Liliana Piskorska’s video art project “Public Displays of Affection” originally focused on the tremendous changes Poland has undergone in recent years. In a series of intense discussions with her mentor, video artist Bjørn Melhus, she has begun to look away from the specifics of one nation’s politics to the sheer physicality of “the moment of contact between demonstrators and body-armor-clad police units.”
“My mentor gave me time and a lot of space to rethink my initial thoughts and brainstorm possibilities,” Piskorska explains. “We discussed many of them thoroughly and decided which of them to build my project upon.” The artist has grown increasingly fascinated by the layers of metal, Kevlar, and thick plastic that conceal individual police officers. What would it look like to transfer the violence between demonstrators and officials from the streets into the intimacy of a home?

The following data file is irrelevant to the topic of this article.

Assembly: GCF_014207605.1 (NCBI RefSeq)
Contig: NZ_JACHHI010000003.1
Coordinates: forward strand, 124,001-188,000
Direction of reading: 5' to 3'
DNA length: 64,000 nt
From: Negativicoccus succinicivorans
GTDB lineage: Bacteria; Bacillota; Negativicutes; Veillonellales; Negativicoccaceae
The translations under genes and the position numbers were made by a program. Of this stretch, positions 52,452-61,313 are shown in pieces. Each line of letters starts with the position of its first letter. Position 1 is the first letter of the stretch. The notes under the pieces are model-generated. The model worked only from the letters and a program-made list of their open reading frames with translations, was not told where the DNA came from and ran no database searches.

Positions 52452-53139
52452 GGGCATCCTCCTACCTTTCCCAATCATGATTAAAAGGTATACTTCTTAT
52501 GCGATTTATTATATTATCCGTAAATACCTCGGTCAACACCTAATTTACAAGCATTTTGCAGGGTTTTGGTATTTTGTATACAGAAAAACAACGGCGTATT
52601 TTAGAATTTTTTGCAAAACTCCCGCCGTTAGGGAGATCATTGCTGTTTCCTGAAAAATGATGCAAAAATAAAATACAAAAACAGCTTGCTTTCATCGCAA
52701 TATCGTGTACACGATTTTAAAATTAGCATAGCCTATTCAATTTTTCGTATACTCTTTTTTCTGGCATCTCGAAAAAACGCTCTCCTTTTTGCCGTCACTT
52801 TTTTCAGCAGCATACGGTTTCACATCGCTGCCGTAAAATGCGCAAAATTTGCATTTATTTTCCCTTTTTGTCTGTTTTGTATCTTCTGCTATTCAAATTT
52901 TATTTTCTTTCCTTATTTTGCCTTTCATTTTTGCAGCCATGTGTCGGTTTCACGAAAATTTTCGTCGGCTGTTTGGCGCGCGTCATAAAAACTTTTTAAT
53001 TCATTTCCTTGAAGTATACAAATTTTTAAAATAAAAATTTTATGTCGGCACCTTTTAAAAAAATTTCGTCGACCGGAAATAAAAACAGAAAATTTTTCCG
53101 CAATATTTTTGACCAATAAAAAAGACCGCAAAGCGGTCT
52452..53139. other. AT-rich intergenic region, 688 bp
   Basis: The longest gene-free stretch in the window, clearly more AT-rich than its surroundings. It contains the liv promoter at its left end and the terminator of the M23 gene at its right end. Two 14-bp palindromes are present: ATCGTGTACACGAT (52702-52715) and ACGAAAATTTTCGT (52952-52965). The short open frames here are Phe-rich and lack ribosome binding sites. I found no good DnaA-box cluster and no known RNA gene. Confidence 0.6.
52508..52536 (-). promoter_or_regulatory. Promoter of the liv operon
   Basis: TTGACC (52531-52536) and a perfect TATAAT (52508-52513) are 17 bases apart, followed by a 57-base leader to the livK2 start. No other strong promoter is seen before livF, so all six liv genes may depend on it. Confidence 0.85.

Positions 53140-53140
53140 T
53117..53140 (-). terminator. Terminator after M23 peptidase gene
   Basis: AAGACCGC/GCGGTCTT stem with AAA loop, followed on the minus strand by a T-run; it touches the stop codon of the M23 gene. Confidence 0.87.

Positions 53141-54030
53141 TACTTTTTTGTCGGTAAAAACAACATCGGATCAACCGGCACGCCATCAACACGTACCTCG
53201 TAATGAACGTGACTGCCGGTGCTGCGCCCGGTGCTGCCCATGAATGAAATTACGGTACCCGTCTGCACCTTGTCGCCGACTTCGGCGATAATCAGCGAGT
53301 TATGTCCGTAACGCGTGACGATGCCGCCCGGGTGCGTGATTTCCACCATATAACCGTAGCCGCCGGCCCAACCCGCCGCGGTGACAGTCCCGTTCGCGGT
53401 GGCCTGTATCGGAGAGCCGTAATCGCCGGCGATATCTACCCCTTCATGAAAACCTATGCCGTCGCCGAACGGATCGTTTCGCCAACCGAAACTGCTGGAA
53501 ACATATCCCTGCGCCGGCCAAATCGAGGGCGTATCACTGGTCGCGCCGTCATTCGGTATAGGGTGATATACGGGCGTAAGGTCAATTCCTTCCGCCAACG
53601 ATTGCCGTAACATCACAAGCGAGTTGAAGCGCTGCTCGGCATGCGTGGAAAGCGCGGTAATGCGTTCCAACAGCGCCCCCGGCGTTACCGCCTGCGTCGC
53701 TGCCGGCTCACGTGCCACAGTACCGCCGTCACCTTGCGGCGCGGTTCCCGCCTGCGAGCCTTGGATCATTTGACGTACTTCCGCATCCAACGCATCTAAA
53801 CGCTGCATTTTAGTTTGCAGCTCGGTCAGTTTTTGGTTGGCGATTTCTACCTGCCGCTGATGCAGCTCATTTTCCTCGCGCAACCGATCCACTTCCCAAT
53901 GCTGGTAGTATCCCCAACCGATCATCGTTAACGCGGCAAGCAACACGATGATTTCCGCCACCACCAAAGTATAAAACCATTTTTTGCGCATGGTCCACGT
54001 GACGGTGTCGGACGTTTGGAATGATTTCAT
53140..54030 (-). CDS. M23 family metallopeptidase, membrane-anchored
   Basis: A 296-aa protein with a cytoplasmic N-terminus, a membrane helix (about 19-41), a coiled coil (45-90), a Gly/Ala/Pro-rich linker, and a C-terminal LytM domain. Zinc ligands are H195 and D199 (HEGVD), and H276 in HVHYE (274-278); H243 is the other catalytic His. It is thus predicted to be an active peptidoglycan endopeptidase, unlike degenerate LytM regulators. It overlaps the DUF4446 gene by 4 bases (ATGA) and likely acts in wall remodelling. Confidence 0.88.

Melhus has extensive experience with reenactments, often working with elements from pop culture. Currently, Piskorska is taking the idea of reenactments further, investigating how they can be applied as a tool that harnesses powerful physical imagery to choreograph the inherent absurdity of violent demonstrations.
“Right now I’m in a process of moving from ‘idea’ stage to ‘final outcome’ stage,” reports the artist, who is in the midst of piecing together arrangements for filming locations, police uniforms, and actors. “But I don’t believe that working on an artistic project means that you ought to have some amazing breakthrough moment. I think that there are a lot of little steps and decisions you have to make—and just a lot of work.”
Photos: Liliana Piskorska